Working with Israeli wines, most of them kosher certified, I often hear the question; “what makes a wine kosher?”.
Without getting into too many of the details, I explain that it can not contain an ingredient (gelatin or isinglass) sometimes used in the fining (removing particles) of wine. And it must be made (actually handled) by a sabbath observant Jew.
Another question that inevitably arises relates to a process known as “mevushal” or flash pasteurized. This is a process whereby the wine (or often the juice pre- fermentation) is quickly brought up in temperature to around 180 degrees F and then (usually) quickly cooled.
Wines that have gone through this process can be handled by Jew & Gentile alike and still maintain their kosher status, whereas non-mevushal wines can not be handled by non-Jews lest they risk losing their status as kosher. I find this practice to be highly offensive and will refrain from further comment. Amongst the reasons for said practice dates back to pagan rituals/libations done over wine, but only wine that had NOT been boiled. As such the rabbi’s decreed that all kosher wine be boiled so that Jews would not use pagan wine for their own sacramental purposes.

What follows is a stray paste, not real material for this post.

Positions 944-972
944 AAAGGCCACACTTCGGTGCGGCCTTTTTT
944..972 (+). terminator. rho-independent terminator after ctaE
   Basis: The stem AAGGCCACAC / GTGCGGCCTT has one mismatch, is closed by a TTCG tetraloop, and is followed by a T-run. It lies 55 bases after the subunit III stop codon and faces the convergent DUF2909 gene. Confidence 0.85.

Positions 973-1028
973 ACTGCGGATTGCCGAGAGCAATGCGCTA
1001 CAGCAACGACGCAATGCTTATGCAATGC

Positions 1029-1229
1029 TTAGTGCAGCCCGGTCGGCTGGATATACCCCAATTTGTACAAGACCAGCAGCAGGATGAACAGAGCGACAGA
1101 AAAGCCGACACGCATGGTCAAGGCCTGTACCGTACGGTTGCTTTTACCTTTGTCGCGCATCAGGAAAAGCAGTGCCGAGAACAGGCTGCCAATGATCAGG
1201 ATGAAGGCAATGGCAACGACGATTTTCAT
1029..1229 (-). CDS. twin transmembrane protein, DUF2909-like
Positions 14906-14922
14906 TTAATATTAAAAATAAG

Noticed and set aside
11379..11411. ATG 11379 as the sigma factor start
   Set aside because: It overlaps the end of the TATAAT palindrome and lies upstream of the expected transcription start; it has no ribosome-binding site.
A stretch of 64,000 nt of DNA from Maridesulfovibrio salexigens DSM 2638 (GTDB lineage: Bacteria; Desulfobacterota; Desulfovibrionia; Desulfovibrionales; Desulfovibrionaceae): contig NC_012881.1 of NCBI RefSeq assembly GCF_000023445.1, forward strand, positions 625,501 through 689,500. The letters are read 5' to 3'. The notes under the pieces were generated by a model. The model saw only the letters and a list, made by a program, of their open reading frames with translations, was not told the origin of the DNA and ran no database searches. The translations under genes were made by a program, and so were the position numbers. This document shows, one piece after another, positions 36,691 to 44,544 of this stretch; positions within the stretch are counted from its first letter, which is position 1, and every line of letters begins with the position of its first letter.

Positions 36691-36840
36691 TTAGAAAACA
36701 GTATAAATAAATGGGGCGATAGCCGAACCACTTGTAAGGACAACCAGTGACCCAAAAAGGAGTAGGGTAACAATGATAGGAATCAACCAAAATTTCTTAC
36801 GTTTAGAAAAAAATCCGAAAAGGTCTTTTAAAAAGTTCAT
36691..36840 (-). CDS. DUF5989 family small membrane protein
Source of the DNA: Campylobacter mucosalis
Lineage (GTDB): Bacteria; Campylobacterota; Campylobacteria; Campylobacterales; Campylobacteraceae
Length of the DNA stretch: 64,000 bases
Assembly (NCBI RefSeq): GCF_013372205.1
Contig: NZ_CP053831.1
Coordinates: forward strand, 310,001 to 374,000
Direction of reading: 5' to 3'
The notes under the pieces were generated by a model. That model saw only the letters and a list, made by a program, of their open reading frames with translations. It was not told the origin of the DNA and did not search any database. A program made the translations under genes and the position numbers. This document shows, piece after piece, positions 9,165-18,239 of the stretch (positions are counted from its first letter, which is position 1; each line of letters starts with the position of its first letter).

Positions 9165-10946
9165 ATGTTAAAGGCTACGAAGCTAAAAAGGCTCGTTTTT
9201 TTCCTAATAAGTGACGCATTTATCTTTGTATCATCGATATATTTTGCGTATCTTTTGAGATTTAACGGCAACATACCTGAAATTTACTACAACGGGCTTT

Many of the better kosher wines today do NOT undergo this flash pasteurization for fear of damaging the wine. And many wine critics believe that the heating of the wine leads to cooked fruit flavors (rather than fresh fruit flavors) and also prevents the wine from aging gracefully as many “mevushal” wines tend to deteriorate within a few years of their vintage date.
I bring this up as I learned something new about flash pasteurized wine today. I found an article written by Bill Zacharkiw in The Montreal Gazette whereby Zacharkiw states “The first time I came across the technique of “flash pasteurization” was when I talked with Tomas Perrin of Château Beaucastel, whose Châteauneuf-du-Pape … (is) considered by many … as … the world’s best.
Beaucastel wines undergo a heating process similar to mevushal wines.
Perrin…believes that by quickly heating and then cooling the grapes, the delicate flavors and aromas are more easily extracted from the grape skins, without all the astringent tannins. Also, this type of pasteurization helps protect the wine from premature oxidation, which means fewer sulphites need to be used.”
Happy (dare I say) mevushal wine tasting!